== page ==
How do ‘magic’ mushrooms get their psychedelic superpowers?

PLYMOUTH, United Kingdom — “Magic mushrooms” are not just a psychedelic hallucinogen, they’re also becoming a popular option among scientists looking for a treatment for mental health disorders. Now, a new study is trying to find out what exactly puts the “magic” in these mushrooms.

A team at Plymouth University is studying how this compound develops in nature. At the moment, scientists don’t know much about these unusual fungi and how they gain their psychedelic powers. The first-of-its-kind study is using new genetic methods and behavioral experiments to test the team’s theory regarding the magic mushroom’s origins.

Study authors say the investigation is exploring whether these traits evolved as a defense against fungus-feeding invertebrates, or if the mushrooms actually produce their psychedelic compounds to infect insects and use them to their advantage. In particular, the project is focusing on the compound psilocybin. The chemical is very similar to serotonin, which sends information between nerve cells in animals.

Researchers are sampling both psychedelic and non-psychedelic fungi and using next-generation DNA sequencing to see if there is a diverse animal population consuming magic mushrooms in the wild. The lab tests will also look to see if interactions with animals and insects cause genetic changes in certain mushrooms which lead to them producing psilocybin.

magic mushrooms
Scientists are looking to address untested hypotheses into the origin of psychedelic compounds in fungi.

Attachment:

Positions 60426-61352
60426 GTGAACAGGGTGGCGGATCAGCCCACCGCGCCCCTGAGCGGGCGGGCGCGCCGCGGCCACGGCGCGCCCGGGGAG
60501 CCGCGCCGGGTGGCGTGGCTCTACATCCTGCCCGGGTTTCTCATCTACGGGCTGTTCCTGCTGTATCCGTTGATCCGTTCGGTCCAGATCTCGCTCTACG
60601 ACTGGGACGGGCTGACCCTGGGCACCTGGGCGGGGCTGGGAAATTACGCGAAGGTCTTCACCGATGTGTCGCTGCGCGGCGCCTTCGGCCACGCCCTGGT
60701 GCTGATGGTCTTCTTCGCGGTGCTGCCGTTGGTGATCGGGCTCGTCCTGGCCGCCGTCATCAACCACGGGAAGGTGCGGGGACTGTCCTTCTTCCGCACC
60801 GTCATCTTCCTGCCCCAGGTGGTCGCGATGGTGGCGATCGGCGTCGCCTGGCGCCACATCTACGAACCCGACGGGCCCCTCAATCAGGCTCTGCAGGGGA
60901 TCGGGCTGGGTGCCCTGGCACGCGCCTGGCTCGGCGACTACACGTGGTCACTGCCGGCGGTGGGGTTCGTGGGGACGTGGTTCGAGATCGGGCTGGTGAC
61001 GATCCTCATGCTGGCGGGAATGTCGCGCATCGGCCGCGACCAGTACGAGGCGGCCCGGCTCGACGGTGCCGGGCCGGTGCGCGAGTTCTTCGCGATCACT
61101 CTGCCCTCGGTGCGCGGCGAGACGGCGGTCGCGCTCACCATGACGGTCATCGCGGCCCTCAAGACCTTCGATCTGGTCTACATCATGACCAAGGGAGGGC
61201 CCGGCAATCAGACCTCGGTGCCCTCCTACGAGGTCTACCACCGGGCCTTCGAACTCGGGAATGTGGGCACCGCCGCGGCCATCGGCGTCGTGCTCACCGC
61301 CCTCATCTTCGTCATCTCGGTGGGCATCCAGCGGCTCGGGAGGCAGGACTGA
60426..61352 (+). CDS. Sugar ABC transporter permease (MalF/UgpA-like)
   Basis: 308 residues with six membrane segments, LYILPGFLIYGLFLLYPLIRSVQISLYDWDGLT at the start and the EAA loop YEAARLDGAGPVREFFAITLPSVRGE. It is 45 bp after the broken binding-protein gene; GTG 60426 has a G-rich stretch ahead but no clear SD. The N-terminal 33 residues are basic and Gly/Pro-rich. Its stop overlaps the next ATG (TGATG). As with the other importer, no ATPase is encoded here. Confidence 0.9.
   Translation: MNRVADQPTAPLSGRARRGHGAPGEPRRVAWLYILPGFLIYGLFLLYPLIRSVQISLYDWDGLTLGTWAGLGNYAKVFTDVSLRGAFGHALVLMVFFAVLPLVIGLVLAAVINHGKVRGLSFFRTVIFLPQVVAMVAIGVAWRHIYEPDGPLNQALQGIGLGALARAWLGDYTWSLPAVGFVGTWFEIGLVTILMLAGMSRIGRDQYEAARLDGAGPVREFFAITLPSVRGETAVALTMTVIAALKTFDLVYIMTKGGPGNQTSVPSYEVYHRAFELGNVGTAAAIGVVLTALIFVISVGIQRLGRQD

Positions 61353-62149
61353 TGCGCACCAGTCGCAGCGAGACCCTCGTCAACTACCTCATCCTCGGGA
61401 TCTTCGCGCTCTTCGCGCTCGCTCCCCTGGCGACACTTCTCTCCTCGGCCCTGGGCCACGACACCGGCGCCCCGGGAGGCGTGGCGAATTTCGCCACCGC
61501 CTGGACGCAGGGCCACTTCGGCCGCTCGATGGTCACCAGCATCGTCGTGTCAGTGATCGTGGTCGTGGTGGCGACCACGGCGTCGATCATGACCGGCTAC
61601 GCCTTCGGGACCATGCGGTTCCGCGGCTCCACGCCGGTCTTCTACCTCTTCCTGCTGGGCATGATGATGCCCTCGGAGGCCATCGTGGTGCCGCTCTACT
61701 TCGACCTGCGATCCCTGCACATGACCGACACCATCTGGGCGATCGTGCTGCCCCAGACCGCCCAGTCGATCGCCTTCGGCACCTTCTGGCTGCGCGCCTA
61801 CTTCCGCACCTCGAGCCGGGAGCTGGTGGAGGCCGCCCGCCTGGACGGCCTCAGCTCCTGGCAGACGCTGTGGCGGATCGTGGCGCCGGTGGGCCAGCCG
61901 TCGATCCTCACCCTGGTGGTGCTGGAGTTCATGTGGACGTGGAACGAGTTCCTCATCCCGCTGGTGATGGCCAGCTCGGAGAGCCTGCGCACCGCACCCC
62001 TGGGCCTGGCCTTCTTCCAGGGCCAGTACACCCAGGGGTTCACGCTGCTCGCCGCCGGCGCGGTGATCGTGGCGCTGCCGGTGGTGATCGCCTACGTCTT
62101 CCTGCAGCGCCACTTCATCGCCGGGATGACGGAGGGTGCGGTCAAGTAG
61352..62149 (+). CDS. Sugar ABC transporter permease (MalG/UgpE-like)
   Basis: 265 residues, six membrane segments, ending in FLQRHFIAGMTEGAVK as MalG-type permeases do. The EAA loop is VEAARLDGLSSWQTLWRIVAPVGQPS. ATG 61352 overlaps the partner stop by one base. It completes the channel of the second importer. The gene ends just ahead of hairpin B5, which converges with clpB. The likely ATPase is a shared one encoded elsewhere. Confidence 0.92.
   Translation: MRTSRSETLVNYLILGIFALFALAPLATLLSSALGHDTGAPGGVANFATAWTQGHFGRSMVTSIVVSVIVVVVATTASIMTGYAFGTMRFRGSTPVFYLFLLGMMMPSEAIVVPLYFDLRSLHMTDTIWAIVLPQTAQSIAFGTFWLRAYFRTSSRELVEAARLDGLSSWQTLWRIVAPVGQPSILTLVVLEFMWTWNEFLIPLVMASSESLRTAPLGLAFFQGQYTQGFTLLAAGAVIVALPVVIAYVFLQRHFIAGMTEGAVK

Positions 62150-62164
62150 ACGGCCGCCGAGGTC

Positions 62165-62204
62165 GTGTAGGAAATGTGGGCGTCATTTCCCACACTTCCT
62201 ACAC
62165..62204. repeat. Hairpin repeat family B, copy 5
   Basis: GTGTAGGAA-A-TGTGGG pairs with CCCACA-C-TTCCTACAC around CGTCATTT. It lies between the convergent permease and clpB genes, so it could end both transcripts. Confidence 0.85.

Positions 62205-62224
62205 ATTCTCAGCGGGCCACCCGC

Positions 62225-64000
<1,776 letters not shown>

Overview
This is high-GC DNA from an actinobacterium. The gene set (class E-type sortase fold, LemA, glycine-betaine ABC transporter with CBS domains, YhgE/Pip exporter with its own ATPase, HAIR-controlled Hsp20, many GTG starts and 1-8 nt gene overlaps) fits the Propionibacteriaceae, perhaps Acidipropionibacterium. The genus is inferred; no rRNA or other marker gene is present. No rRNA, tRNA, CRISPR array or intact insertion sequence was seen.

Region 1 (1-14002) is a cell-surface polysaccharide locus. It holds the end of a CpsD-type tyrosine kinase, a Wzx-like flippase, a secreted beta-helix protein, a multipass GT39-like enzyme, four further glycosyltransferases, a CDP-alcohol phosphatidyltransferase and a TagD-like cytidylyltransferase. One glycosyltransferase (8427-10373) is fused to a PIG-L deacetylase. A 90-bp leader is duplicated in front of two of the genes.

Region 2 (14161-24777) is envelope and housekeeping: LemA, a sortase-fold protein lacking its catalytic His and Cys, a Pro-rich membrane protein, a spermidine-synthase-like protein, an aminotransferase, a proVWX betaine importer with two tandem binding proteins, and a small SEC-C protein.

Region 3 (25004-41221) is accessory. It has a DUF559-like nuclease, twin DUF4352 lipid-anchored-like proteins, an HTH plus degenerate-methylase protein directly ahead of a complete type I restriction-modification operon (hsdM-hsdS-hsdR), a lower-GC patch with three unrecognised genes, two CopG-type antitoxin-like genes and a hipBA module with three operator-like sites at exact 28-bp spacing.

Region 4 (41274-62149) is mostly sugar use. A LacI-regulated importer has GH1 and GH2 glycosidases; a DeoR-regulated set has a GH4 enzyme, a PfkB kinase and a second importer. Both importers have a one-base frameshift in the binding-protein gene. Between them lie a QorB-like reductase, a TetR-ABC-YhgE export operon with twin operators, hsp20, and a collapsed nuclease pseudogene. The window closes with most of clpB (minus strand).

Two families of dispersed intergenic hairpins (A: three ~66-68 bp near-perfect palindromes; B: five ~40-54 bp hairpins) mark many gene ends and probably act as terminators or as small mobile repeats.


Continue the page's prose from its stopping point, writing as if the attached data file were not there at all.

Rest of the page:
(CREDIT: University of Plymouth)

“In recent years, there has been a resurgence of interest in psychedelic compounds from a human health perspective. However, almost nothing is known about the evolution of these compounds in nature and why fungi should contain neurotransmitter-like compounds is unresolved,” says Dr. Jon Ellis, a lecturer in conservation genetics, in a university release.

“The hypotheses that have been suggested for their evolution have never been formally tested, and that is what makes our project so ambitious and novel. It could also in future lead to exciting future discoveries, as the development of novel compounds that could be used as fungicides, pesticides, pharmaceuticals and antibiotics is likely to arise from ‘blue-sky’ research investigating fungal defense.”

“Within Psilocybe alone, there are close to 150 hallucinogenic species distributed across all continents except Antarctica. Yet, the fungal species in which these ‘magic’ compounds occur are not always closely related. This raises interesting questions regarding the ecological pressures that may be acting to maintain the biosynthesis pathway for psilocybin,” adds Dr. Kirsty Matthews Nicholass.

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About the Author

Chris Melore

Chris Melore has been a writer, researcher, editor, and producer in the New York-area since 2006. He won a local Emmy award for his work in sports television in 2011.

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